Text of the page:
March 2010

  • The Other SAT (StraighterLine Aptitude Test)

    Jaime Dalbke

    If you've been paying attention to the posts on this blog, you know that we took a swipe recently - a BIG swipe - at the stranglehold that the Scholastic Aptitude Test has on American higher education. What can we offer as an alternative? In the interest of fair play, we are offering up an SAT of our own - the StraighterLine Aptitude Test. So sharpen up your pencil, put fresh AAA's in your calculator and here we go . . . MATH SECTION 1. A small state college charges $250 per credit hour and requires you to take a minimum of four courses a semester, each carrying three credit hours. At StraighterLine, you can take those same four courses for $39 apiece*. Your total savings for taking those four courses at StraighterLine would be: a) $1 ...

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  • The Final Four: Why It Costs More to Sit in the Stands than it Costs to Earn College Credits

    Jaime Dalbke

    Which costs less - attending college basketball games or earning college credits? Okay, that's a trick question. But before you answer it, here's some perspective. Let's say that you'd like to head out to Indianapolis to watch the men's NCAA Final Four, or off to San Antonio to watch the women's. Good for you, but you'd better bring suitcases full of money. If you visit the NCAA's Website and click on the "buy tickets now" tab, you will find a variety of packages that let you reserve game tickets and hotel rooms. (These packages are not sold by the NCAA, but by sports travel packagers.) And guess what? If you are traveling alone, you will have to pay about $2,500 for a package that includes a five day/four night stay in a hotel and ti ...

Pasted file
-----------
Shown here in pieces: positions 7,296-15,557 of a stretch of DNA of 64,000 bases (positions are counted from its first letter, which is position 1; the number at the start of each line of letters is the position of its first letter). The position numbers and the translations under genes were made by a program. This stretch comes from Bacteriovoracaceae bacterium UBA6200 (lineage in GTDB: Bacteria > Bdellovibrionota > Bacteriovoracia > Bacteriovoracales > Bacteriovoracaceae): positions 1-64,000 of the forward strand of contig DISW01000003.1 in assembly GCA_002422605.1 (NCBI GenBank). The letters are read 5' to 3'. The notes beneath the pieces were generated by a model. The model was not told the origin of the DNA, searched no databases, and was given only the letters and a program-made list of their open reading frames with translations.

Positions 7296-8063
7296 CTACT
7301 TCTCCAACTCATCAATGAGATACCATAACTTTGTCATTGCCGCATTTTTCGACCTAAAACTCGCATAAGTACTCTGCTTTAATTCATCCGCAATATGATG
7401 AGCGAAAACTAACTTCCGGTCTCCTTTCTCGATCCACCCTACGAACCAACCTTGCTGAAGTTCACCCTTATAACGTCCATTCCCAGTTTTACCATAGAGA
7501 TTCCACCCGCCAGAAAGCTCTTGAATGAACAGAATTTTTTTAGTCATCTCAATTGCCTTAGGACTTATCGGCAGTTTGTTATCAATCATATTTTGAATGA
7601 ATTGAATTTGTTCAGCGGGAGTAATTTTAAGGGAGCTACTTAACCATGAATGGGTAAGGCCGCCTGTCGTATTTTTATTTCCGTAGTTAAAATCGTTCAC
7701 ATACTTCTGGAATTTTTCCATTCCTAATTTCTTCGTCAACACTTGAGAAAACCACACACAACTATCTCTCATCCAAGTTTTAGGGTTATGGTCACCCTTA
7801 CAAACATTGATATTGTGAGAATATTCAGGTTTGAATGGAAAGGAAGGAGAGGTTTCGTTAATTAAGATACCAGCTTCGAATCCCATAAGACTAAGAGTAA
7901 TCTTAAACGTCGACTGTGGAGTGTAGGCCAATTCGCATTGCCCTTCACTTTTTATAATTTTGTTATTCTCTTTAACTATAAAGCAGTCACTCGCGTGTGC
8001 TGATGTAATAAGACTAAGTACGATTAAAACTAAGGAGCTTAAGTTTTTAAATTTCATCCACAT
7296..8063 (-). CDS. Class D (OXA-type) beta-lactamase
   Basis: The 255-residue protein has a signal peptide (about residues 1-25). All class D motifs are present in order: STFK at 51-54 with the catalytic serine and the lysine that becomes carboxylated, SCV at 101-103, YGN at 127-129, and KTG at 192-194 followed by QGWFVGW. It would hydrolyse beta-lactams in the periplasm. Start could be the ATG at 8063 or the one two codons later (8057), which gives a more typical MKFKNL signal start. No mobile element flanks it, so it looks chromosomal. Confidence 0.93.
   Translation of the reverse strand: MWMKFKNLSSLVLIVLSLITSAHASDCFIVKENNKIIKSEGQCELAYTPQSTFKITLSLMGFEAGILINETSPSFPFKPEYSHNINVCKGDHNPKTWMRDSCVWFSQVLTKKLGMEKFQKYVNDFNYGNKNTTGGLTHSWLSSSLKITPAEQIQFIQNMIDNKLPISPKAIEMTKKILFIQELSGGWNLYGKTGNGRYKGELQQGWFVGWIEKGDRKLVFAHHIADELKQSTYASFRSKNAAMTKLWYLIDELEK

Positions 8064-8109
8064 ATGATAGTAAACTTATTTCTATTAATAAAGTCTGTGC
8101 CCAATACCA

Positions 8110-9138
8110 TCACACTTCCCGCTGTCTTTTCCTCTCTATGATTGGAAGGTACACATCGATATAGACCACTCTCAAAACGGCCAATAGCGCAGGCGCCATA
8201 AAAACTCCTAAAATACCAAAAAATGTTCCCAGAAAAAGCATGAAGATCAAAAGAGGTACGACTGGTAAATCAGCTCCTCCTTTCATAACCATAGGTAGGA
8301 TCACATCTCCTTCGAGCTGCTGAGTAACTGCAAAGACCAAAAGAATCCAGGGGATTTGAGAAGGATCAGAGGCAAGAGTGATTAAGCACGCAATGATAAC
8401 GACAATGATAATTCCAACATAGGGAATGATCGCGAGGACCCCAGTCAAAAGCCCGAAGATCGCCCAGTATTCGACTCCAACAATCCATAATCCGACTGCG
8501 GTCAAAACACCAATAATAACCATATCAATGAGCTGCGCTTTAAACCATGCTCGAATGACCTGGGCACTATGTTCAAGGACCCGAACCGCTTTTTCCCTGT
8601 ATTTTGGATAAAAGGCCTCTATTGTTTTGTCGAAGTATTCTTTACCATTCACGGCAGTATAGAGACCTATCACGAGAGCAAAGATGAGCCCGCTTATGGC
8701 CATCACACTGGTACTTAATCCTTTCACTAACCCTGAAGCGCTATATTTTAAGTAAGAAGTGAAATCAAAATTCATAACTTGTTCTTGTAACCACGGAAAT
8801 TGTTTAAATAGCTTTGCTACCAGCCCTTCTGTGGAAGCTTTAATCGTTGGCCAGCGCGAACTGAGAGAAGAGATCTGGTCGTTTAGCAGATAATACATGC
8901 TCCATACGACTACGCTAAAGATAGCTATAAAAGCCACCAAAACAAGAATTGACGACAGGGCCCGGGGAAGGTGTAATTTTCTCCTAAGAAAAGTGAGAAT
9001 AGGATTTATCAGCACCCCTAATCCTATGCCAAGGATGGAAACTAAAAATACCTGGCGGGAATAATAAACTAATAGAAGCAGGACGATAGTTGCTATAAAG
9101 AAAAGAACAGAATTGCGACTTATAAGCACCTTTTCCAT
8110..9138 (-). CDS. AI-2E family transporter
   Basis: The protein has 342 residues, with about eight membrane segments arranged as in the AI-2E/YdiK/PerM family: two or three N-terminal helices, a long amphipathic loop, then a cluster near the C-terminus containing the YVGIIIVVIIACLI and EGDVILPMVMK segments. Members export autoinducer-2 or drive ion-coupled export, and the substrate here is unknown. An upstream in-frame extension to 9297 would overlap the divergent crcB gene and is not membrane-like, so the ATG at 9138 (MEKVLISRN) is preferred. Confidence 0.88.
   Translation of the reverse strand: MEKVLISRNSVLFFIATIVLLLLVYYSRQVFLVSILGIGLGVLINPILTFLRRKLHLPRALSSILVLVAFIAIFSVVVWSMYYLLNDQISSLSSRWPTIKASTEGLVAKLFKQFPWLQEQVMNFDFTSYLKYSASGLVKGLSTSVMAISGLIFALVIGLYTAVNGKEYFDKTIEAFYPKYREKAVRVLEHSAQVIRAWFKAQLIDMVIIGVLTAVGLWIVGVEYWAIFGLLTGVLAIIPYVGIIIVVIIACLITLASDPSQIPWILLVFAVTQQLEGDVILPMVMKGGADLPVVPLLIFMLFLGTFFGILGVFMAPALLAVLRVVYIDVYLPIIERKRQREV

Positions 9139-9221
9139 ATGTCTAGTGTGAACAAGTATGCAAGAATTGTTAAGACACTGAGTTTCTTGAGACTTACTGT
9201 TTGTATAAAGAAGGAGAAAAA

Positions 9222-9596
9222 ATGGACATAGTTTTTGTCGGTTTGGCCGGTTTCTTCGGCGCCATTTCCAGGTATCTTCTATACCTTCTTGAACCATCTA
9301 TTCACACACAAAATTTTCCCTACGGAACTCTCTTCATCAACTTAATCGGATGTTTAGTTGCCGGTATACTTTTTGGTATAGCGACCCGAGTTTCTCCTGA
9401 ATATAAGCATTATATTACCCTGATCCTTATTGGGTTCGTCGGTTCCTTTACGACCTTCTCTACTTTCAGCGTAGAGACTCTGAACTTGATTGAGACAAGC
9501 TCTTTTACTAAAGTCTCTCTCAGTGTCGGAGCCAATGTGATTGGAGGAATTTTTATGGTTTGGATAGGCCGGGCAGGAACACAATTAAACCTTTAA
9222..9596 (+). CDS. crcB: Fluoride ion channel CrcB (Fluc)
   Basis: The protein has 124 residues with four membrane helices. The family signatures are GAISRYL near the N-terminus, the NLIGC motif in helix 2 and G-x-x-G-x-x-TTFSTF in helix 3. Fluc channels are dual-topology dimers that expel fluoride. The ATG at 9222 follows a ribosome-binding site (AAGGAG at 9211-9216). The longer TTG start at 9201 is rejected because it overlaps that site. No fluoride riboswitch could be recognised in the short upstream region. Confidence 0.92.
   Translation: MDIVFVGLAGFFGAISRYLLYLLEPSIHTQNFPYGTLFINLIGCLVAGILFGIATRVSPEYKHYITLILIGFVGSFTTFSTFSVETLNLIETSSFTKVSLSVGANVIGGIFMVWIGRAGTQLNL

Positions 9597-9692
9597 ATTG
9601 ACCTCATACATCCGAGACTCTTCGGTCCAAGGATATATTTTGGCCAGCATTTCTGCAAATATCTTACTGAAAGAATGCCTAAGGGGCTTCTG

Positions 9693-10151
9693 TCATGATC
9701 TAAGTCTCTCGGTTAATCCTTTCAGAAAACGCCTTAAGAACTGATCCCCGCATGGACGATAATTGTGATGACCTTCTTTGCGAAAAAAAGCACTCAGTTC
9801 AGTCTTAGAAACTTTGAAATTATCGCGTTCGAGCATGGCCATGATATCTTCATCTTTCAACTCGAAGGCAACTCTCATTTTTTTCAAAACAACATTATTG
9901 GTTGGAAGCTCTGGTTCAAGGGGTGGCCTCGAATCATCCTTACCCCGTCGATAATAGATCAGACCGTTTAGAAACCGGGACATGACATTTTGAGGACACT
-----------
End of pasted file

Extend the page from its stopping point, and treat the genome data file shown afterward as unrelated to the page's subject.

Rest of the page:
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  • Breaking the SAT's Choke Hold on American Education

    Jaime Dalbke

    Did you know that the first Scholastic Aptitude Test was administered way back in 1901? Fewer than 1,000 students took it that year. Over the years, the SAT grown from a psychological experiment into a test that is taken by between 1.5 and 2 million students every year, at $45 a pop. Educational Testing Service (ETS), the organization that administers the SAT, doesn't like to tell how many students line up to take the test annually. The SAT has become a staggering money-maker for ETS, and for dozens of other businesses that swim alongside it like those remora fish that swim next to sharks, scavenging the dollars that ETS has somehow let slip through its jagged teeth. These hangers-on include tutoring companies that charge jumbo fees t ...

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  • 3 Classic Study Strategies that Speed Online Learning

    Jaime Dalbke

    If you want to get some perspective about the power of computers as teaching machines, think about Socrates. That's right - Socrates, the dude who did himself in by drinking hemlock juice. History tells us that every day, Athenian students would gather in a circle around Socrates while he gave long talks and engaged them in spirited conversations. That's a pretty inefficient way to learn. Today, we can fire up our computers and review page after page of information, all presented in an engaging, interactive format. If Socrates saw the teaching power of computers, he would probably drop his toga and run for the nearest Best Buy to get one of his own. Yes, computers are powerful learning tools. But the problem is, they are also capable ...

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  • The New York Times Questions the Value of For-Profit Trade Schools

    Jaime Dalbke

    We all know that there's a boom happening in post-secondary trade schools. Chances are that you have seen some of them opening their doors not far from where you live. Some of these schools can teach you to be a chef or a computer technician. Others will train you to be an electrician, a medical information processor or an X-ray technician. There's a reason why these schools are booming. Some of them offer training for professions where a lot of hiring is actually taking place. Some of them offer lots of job-placement assistance to their grads. And most of them help incoming students qualify for federal loans and other sources of financial aid. Yet a recent article in the New York Times, "The New Poor: In Hard Times, Lured into Trade ...

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